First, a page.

MRI and CT scans – Are we over-imaging?

The economic burden of LBP on the working class is tremendous. Most people can’t afford to be off work for one day, much less a week or even months. Have you ever taken some pain killers for your lower back pain (LBP) and hope it goes away? However, after a few days the pain remains so you decide to see your doctor. After an examination, your doctor refers you for an MRI or CT scan. Sound familiar?

Since the lower back bears approximately 2/3 of your body’s weight, you can usually find many abnormalities in an individual over 40 years old. In fact, it would be unusual to see things such as an absence of disc degeneration or spondylosis, disc bulges or herniations and joint arthritis. Approximately 67% of adults suffer from lower back pain at some time in their lives, with over 85% of people with LBP diagnosed with “non-specific low-back pain” suggesting that there are no underlying condition or diseases responsible for the pain.

MRI and CT scans can be misleading to individuals suffering from LBP. Being as the primary cause of LBP is functional not structural, this influences the individual into thinking whatever shows up on the MRI or CT scan must be the problem. Having all this information makes it difficult to determine which findings on the MRI or CT scan has clinical significance. In other words, where is the LBP originating from? Is it from disc degeneration, disc bulges or arthritis? In over 85% of LBP cases, the cause of the problem is in the muscle. The bones, disc and nerves in the spine are protected by load bearing musculature which carries 70% of the load of your body. When the musculature is unable to support the lumbar spine, bones are forced to take additional load and pressure – this is where problems can occur. MRI and CT scans show limited insight into muscle functionality and strength. The majority of LBP comes from musculoskeletal disorder, which are treatable through medication and exercise rehabilitation.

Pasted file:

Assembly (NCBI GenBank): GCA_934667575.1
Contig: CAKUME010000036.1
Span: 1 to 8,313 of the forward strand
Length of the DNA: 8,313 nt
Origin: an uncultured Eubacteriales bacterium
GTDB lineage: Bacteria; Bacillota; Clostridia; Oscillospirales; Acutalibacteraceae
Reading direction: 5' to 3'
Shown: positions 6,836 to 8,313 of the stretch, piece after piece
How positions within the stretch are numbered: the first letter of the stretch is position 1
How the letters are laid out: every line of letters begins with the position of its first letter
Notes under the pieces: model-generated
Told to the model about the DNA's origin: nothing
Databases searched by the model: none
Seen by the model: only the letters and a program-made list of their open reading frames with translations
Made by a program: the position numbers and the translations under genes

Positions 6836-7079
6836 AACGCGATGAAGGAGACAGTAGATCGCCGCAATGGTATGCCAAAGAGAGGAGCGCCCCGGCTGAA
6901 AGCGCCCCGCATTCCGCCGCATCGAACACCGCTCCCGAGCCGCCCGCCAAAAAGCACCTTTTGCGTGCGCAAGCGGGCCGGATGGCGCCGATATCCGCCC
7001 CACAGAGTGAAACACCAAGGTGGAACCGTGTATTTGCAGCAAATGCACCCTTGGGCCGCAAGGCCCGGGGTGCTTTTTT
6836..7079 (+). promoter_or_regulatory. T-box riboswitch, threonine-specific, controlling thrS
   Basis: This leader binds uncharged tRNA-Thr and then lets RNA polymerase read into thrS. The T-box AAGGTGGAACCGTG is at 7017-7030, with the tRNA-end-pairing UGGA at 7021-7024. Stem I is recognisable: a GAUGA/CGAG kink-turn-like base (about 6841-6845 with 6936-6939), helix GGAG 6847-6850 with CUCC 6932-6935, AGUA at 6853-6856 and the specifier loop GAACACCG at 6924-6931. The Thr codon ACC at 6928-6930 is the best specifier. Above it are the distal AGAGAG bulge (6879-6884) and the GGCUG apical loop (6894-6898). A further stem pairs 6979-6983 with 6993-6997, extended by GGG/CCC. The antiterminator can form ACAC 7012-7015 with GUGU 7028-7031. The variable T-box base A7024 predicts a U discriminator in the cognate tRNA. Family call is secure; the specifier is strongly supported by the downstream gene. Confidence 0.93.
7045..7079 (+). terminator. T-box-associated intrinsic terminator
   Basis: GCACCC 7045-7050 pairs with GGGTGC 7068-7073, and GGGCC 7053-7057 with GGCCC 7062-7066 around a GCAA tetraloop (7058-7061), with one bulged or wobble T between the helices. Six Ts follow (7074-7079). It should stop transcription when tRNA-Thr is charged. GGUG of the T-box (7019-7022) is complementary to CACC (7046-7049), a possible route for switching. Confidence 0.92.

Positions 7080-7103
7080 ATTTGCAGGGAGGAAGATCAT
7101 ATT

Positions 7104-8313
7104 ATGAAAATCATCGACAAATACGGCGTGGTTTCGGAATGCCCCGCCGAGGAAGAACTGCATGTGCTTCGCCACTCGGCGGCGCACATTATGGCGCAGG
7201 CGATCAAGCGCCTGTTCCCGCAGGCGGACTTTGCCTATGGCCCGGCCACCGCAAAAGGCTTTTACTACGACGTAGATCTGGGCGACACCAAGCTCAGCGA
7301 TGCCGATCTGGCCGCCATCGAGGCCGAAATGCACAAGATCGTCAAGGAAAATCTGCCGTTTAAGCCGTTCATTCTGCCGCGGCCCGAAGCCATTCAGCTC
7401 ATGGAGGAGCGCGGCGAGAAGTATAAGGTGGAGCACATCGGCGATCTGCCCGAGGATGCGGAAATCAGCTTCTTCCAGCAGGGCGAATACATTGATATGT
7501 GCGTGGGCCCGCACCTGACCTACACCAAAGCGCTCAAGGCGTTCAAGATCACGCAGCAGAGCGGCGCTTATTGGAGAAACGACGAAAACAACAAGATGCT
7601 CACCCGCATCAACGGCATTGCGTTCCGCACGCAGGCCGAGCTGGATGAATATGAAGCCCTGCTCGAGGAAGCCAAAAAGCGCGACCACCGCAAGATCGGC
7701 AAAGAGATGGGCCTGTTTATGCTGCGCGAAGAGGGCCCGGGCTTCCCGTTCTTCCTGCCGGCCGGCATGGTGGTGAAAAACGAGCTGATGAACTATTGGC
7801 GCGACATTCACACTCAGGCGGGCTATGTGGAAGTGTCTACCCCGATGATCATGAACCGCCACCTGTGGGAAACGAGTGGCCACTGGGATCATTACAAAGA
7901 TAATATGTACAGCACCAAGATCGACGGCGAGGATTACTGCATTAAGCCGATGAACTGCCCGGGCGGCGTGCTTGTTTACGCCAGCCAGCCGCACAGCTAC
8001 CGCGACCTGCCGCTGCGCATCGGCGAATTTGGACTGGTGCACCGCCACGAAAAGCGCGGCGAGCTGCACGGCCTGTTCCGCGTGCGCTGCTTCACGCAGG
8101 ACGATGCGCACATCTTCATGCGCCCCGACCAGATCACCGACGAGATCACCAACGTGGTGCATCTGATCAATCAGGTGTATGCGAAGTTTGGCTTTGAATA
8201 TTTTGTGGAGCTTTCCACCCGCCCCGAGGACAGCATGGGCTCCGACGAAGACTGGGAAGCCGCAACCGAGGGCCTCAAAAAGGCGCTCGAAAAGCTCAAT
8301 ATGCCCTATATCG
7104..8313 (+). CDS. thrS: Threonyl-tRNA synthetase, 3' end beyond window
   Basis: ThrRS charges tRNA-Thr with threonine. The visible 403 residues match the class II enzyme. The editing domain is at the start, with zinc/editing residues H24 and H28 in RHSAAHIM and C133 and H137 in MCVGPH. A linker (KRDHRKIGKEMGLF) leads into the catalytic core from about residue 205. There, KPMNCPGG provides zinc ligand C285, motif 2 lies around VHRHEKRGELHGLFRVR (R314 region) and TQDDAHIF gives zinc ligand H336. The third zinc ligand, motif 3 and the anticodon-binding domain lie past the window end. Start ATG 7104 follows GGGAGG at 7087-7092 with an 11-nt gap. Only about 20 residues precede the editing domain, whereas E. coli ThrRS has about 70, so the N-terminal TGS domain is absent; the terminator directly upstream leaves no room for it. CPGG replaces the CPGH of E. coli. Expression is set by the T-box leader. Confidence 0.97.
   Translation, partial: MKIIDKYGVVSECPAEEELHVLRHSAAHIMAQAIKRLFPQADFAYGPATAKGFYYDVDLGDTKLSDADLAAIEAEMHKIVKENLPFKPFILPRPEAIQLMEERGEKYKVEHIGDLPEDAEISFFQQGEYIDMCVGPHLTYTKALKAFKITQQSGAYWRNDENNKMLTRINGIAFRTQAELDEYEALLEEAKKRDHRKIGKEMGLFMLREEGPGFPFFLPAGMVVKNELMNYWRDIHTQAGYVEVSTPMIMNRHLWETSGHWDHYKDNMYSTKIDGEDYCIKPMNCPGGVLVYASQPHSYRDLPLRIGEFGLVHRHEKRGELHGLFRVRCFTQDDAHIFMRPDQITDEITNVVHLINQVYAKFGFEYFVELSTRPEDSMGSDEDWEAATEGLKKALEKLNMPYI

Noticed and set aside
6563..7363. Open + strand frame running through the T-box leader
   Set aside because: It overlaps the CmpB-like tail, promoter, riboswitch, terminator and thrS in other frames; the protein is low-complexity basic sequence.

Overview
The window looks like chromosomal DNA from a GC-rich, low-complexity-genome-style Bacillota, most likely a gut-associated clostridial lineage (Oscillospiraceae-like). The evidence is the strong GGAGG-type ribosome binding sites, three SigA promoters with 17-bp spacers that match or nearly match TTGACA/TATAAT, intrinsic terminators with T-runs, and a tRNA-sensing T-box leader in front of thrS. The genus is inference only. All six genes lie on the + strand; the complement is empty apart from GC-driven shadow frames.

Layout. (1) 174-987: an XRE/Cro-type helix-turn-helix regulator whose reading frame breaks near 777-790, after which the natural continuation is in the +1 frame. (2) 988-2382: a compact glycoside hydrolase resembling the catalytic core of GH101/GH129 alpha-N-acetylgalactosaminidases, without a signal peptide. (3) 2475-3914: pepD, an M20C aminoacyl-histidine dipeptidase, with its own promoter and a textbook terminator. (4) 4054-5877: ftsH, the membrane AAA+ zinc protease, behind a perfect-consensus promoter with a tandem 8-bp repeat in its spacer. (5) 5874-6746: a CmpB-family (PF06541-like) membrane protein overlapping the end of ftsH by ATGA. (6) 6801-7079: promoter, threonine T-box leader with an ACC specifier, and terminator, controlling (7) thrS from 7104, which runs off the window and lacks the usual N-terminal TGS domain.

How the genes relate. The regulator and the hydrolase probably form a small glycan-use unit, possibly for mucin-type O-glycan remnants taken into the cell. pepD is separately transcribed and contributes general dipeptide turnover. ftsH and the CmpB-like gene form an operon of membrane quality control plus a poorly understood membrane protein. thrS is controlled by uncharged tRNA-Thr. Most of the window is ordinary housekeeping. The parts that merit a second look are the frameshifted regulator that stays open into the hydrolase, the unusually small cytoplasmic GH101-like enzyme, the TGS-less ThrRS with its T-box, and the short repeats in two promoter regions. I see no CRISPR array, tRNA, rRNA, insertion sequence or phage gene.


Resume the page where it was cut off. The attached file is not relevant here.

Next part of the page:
A review by J. Breslau and D. Seidenwurm examined studies of MRI and CT scans in individuals with and without lower back problems to look at how useful these scans are in prediction the presence of LBP.

Study 1

  • 35% of those who did not recall ever having back pain were found to have abnormalities including disc herniations in their scans.

Study 2

MRI scans found that of 67 individuals who did have back pain:

  • 20% of those <60 years old had disc herniations and 36% of those >60 years old had disc herniations.

Study 3

98 people without symptoms of back pain:

  • 36% had ‘normal’ lumbar MRI
  • 28% had disc herniations

Study 4

MRI scans of people without back pain:

  • 56% had annular tear
  • 33% had disc protrusions

 

As MRI and CT scans have the ability to show spinal abnormalities, but these abnormalities do not necessarily indicate the increased likelihood of LBP. MRI and CT scans have not shown to have positive impact on a patient’s treatment. Patients can become falsely labelled as having serious back problems and this can encourage disability and self-limiting behaviours. For example, an individual with LBP may think disc bulge or degeneration in their scans is the main cause of their pain, therefore assume they have a permanent or serious condition. MRI and CT scans do not assist in defining the nature of back problem for most individuals with LBP. If you do undergo scans, be sure to discuss the findings with your allied health professional. For most individuals, the scan findings should not stop you to manage your LBP and continue with normal activities of daily living.

Daniel Nguyen (B.Sc. Exercise Physiology)

Accredited Exercise Physiologist (AES, AEP)(ESSAM)

 

Reference

  1. Breslau and D. Seidenwurm (2000). Socioeconomic aspects of spinal imaging: impact of radiological diagnosis on lumbar spine-related disability. Topics in Magnetic Resonance Imaging 11(4): 218-23.
  2. Brinjikji, P.H. Luetmer, B. Comstock, B.W. Bresnahan, L.E. Chen, R.A. Deyo, S. Halabi, J.A. Turner, A.L. Avins, K. James, J.T. Wald, D.F. Kallmes, and J.G. Jarvik. Systematic Literature Review of Imaging Features of Spinal Degeneration in Asymptomatic Populations. AJNR Am J Neuroradiol 2014 Nov 27

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